what we see outside who we are inside. section one


I currently have an installation up at the Thoreau Center for Sustainability in the San Francisco Presidio, as part of an AAWAA exhibition called “Hungry Ghost: Yearning for Fullfillment.”  The title itself was a bit daunting, if taken literally.   I’ve been exploring perception of self, of others, of how we view each other on the surface. So this is an attempt to go deeper within the context of the theme.   Anyway, this was my proposal:

We look.  

We see.

We are ourselves

  dwellers of our internal world and receptacles of the outside world.

I don’t necessarily accept the construct of the iconic manic hungry ghost, who is yearning for fulfillment as it applies to Asian American Women and to women in general.  The term serves as a label, to separate and to alienate an aspect of ourselves.   Hungry ghost.  defining a yearning, a craving, a need, a drive, a passion, a singular focus, an objective, a direction, a goal.  Our journey through this world is an individual passage within the inherent framework of our multi- cultural identity.  Our family and the food we share, the traditions we keep- serve as faceted connections that binds us as a community. Our exterior image is what the outside sees, but we are all rich in our internal identities, our being, our selves. Perhaps I too am a hungry ghost whose familial cultural past drives me to ask to participate or perhaps it is just having something to contribute.

Proposed Installation.

With this installation, the Asian American Women Artists and Writers who embarked on this journey to articulate their thoughts on the theme of Hungry Ghost: Yearning for Fulfillment will be photographed.

Each picture, each face tells a story, the passage of time articulated. And so much can be read into an individual expression taken out context. 

Look down, and one becomes subservient, shy, weak, and humble. 

Look sideways, and suddenly there is pretext for jealousy, envy, and suspicion. 

Look up there is a perception of anticipation, hope, wonder, and expectation. 

Look at the camera and perhaps ones soul is revealed.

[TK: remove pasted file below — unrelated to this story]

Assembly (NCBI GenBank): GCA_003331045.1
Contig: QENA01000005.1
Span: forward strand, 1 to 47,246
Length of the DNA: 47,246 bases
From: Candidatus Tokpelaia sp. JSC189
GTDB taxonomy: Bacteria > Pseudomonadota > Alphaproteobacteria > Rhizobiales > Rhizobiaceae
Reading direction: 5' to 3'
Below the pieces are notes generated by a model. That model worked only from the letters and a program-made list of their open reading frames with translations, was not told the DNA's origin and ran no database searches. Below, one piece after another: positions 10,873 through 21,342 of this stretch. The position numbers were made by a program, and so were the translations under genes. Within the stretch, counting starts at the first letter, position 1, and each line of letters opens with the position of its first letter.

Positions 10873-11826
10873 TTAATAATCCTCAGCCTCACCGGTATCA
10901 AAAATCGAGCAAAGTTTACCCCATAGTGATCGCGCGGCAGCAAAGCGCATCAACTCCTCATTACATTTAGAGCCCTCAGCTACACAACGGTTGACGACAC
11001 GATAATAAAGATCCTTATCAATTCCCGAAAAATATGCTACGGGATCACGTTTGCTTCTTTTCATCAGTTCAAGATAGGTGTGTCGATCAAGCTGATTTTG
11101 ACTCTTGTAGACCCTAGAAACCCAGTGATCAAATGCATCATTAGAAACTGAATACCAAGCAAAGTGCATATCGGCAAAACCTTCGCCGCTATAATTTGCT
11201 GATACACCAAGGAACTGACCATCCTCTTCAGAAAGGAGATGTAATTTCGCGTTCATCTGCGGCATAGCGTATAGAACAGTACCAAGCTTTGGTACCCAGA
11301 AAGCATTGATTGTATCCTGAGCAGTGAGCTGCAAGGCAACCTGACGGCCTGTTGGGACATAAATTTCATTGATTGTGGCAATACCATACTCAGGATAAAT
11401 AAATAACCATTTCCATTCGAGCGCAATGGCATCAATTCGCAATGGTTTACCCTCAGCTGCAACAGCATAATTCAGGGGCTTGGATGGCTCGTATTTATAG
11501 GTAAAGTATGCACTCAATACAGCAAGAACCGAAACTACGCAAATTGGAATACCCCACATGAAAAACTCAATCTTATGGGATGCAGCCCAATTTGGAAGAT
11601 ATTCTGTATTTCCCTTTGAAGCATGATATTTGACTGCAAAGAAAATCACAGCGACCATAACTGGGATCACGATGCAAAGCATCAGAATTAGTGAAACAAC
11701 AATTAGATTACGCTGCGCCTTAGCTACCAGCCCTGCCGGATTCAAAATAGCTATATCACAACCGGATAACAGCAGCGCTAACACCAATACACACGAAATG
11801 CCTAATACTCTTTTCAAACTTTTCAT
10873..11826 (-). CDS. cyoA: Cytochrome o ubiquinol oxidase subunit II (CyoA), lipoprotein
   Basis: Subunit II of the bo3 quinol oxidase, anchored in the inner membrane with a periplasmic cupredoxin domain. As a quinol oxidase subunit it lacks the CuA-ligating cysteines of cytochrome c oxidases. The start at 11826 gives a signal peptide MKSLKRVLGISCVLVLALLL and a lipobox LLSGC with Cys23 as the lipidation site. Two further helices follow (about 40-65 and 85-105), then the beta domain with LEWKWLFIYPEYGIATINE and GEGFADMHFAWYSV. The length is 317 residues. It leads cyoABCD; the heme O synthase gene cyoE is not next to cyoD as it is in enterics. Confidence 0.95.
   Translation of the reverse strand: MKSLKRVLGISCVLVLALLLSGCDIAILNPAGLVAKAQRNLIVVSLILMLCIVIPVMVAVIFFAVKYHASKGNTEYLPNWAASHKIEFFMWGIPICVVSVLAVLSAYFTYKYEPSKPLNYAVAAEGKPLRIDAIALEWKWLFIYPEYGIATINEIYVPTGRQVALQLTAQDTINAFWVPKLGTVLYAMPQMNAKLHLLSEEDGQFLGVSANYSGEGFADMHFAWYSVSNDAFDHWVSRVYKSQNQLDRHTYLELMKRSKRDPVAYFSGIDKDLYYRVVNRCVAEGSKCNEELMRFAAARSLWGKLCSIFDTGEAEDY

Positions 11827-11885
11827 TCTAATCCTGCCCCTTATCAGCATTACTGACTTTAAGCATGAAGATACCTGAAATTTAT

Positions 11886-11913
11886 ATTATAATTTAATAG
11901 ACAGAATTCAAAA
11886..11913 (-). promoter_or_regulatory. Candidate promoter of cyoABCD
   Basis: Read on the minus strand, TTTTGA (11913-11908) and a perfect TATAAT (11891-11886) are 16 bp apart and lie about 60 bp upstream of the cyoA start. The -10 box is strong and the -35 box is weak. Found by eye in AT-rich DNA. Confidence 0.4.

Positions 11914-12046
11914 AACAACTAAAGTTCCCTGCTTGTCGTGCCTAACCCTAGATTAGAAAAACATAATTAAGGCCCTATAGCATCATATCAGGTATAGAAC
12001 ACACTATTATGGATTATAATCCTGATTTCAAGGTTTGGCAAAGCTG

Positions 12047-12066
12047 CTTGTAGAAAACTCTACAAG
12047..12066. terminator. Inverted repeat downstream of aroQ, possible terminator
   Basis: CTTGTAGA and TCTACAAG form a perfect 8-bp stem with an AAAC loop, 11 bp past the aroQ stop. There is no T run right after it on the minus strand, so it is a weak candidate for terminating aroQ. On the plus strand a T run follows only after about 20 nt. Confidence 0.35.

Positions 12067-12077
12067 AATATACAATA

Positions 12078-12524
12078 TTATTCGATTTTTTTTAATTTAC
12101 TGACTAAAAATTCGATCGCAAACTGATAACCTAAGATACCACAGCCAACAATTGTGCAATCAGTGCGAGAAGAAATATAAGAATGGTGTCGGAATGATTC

Through this series of photographs of these artists and writers, the audience can further engage and construct their own understanding of the exhibition by having the opportunity to go deeper-  To view the work in the context of  the individual.  To perhaps discover or reaffirm that a rich interior life is not always articulated by the way a person looks.   The placid surface, the outside- the face, the eyes, the expressions may contrast with what percolates under the skin on the inside- the intellect, the thoughtful creative interior that produces this work- the writing, the art.

So the viewers can perhaps construct their own narrative they travel through the exhibition, to see the images of the artists and the writers, then comeback to look and read and perhaps re-experience this Hungry Ghost exhibition along the corridors of the Thoreau Center for Sustainability.


The Reality

30 artists and writers from all over the globe embarked on this journey to articulate their thoughts on the theme of Hungry Ghost: Yearning for Fulfillment agreed to be photographed by their co-workers, friends, family, and by me.

Then, I asked for an answer to a simple question in 10 words or less:  Who are you?

Their powerful, sometimes lyrical, humorous, cynical, reflective, open responses are layered on the piece.

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end of section one

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